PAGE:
A study that aimed to evaluate the sensitivity and specificity of subepidermal moisture (SEM)—a biomarker employed for the early detection of pressure ulcers—has demonstrated that SEM biocapacitance measures “can complement clinical skin and tissue assessments (STAs)”. Published in Wound Repair and Regeneration, the investigation also shows that using SEM as a biomarker may highlight the risk of specific anatomies developing pressure ulcers.
First author Henry Okonkwo (Seacliff Healthcare Center, Los Angeles, USA), Ruth Bryant (Abbott Northwestern Hospital, Minneapolis, USA) and colleagues reveal that prevention programmes for pressure ulcers, which are a common complication of reduced patient mobility and occur in over 2.5 million US patients, usually consist of “a combination of pressure ulcer risk assessments, supplemented by STAs and mechanical offloading (such as patient repositioning and the use of pressure redistributing mattresses and medical devices)”.
Introducing their investigation, the authors cite the 2014 global Clinical Practice Guideline of the US National Pressure Ulcer Advisory Panel (NPUAP), European Pressure Ulcer Advisory Panel (EPUAP), and Pan Pacific Pressure Injury Alliance (PPPIA), which states that “the condition of skin and underlying tissue can serve as an indicator of early signs of pressure damage, therefore routine STAs provide an opportunity for early identification and treatment of skin alterations, especially pressure ulcers”.
However, these bodies also found that due to the subjective, latent nature of STAs—often performed by nurses—there is a “clear need” for an objective, point‐of‐care tool for diagnosing or assessing the development of pressure ulcers in patients at a higher risk of injury.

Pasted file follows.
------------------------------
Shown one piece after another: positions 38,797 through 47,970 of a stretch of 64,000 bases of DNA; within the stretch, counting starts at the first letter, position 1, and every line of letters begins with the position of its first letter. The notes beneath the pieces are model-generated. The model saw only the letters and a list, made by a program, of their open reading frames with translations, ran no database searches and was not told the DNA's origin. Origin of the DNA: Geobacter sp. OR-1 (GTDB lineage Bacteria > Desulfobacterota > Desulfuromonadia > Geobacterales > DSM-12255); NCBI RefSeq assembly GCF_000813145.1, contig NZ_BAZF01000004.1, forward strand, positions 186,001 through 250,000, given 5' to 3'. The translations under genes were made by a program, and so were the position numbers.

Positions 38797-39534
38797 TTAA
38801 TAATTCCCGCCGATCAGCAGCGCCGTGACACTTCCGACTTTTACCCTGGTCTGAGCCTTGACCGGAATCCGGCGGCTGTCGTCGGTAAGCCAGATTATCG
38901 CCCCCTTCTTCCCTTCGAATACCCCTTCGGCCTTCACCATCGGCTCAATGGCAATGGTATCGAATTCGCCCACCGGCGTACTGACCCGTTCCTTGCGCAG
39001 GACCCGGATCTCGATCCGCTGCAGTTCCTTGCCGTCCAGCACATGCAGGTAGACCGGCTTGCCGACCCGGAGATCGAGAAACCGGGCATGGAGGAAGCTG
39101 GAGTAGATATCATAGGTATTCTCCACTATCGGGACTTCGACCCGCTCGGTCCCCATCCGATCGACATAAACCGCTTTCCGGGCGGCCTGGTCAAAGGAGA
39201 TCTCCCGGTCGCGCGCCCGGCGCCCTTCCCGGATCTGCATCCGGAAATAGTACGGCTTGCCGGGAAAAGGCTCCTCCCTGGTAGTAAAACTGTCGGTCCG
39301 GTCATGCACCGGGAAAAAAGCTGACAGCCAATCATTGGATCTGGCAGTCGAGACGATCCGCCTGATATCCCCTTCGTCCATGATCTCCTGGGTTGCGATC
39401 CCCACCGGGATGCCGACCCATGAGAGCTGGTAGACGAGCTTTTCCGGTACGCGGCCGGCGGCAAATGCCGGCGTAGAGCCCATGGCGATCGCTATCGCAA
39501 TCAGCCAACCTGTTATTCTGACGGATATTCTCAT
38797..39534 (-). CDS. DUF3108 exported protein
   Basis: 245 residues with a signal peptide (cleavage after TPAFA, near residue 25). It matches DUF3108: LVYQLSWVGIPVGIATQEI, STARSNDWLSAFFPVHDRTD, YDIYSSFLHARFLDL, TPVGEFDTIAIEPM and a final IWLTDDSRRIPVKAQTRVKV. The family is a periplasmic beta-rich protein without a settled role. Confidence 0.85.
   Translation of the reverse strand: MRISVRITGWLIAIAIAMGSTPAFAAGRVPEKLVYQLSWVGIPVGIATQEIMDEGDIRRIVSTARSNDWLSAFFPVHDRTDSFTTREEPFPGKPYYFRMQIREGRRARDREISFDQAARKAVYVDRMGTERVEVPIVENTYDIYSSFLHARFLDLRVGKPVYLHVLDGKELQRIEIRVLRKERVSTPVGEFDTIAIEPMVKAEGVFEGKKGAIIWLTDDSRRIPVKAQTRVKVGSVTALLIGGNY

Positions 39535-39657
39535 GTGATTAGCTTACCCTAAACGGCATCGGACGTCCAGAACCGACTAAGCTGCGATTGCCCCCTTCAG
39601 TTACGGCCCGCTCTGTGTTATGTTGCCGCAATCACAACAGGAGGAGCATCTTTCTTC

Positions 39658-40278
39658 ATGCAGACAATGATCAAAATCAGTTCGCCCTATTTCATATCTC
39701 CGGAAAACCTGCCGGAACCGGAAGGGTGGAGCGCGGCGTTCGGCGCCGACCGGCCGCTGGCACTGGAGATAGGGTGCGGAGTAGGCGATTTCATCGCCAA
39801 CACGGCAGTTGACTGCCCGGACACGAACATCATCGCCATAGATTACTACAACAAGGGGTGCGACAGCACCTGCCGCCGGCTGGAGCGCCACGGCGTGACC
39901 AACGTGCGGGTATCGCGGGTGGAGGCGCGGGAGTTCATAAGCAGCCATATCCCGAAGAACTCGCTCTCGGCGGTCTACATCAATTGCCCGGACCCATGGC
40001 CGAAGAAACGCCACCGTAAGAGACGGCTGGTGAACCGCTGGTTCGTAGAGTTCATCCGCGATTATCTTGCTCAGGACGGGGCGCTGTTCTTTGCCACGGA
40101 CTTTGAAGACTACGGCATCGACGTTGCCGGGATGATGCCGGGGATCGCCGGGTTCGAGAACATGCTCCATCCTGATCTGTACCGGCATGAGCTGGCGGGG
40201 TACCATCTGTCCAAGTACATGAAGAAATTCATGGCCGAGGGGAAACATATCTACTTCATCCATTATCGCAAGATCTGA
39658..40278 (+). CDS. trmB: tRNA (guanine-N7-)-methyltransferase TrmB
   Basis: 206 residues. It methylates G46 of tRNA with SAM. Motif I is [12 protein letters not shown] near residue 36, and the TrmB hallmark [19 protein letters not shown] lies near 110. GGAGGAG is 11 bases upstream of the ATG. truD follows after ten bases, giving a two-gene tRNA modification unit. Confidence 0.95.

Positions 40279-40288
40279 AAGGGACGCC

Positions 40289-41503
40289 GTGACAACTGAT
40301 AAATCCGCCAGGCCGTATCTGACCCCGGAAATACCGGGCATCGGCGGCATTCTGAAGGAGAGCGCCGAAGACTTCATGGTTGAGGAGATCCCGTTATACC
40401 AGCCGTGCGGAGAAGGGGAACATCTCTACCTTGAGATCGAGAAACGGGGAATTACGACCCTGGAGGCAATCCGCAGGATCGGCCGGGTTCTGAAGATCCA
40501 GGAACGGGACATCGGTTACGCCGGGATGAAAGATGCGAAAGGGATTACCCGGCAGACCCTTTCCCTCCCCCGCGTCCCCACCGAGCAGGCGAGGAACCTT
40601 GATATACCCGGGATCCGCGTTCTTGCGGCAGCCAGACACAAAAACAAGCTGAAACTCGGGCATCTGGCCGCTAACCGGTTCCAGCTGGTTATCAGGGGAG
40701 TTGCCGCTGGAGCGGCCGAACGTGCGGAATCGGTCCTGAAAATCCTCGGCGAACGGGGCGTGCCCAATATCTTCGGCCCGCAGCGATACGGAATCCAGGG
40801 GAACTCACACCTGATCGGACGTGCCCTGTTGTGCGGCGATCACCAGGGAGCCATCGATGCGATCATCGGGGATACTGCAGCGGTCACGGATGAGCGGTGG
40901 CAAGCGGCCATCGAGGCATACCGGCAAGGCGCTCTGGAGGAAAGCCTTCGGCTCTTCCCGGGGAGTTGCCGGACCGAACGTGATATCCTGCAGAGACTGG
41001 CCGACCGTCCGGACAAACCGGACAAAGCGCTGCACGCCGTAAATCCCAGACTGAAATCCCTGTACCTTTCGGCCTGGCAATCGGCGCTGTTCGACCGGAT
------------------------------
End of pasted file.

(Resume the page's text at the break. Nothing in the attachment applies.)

A change in SEM, which can be detected by point-of-care devices that measure changes in biocapacitance, is a biomarker of a developing pressure ulcer and—according to Okonkwo et al—precedes the appearance of visible or palpable skin changes by approximately three to 10 days.
In order to test this, a multicentre (n=12), blinded, prospective, longitudinal clinical study, conducted in both the USA and UK, set out to compare the use of SEM as a biomarker, compared with the “gold standard” of STAs. Moreover, investigators wanted to “characterise the timing of SEM changes relative to the diagnosis of a pressure ulcer”.
A total of 189 patients (n=182 in intention‐to‐treat population) were enrolled at acute and post‐acute sites, with data “collected from […] heels and sacrums using a biocapacitance measurement device, beginning at admission and continuing for a minimum of six days to: the patient developing a pressure ulcer; discharge from care; or a maximum of 21 days”.
Explaining the results, Okonkwo et al write: “Of the intention-to-treat population, 26.4% developed a pressure ulcer during the study; 66.7% (n=32) classified as stage 1 injuries, 23% (n=11) deep tissue injuries, [with] the remaining being stage 2 or unstageable (10.5%; n=5). Sensitivity was 87.5% (95% CI: 74.8–95.3%) and specificity was 32.9% (95% CI: 28.3–37.8%).”
SEM changes were observed 4.7 (±2.4) days earlier than diagnosis of a pressure ulcer by STA alone, though “latency between the SEM biomarker and later onset of a pressure ulcer, in combination with standard of care interventions administered to at‐risk patients, may have confounded specificity”. Furthermore, the sensitivity and specificity of SEM as a biomarker exceeded that of clinical judgment alone.
The investigators concluded: “While acknowledging specificity limitations, these data suggest that SEM biocapacitance measures can complement STAs, facilitate earlier identification of the risk of specific anatomies developing pressure ulcers, and inform earlier anatomy‐specific intervention decisions than STAs alone. Future work should include cost‐consequence analyses of SEM-informed interventions.”
“Even though not all anatomies exhibiting elevated SEM deltas will proceed to eventually develop a pressure ulcer, it is important for healthcare providers to be aware of the early warning signs so they can take risk‐appropriate mitigating steps. Pressure ulcers often occur without prior visual and palpable cues appearing in time to prevent them, especially if the injury is not superficial,” Okonkwo and colleagues added.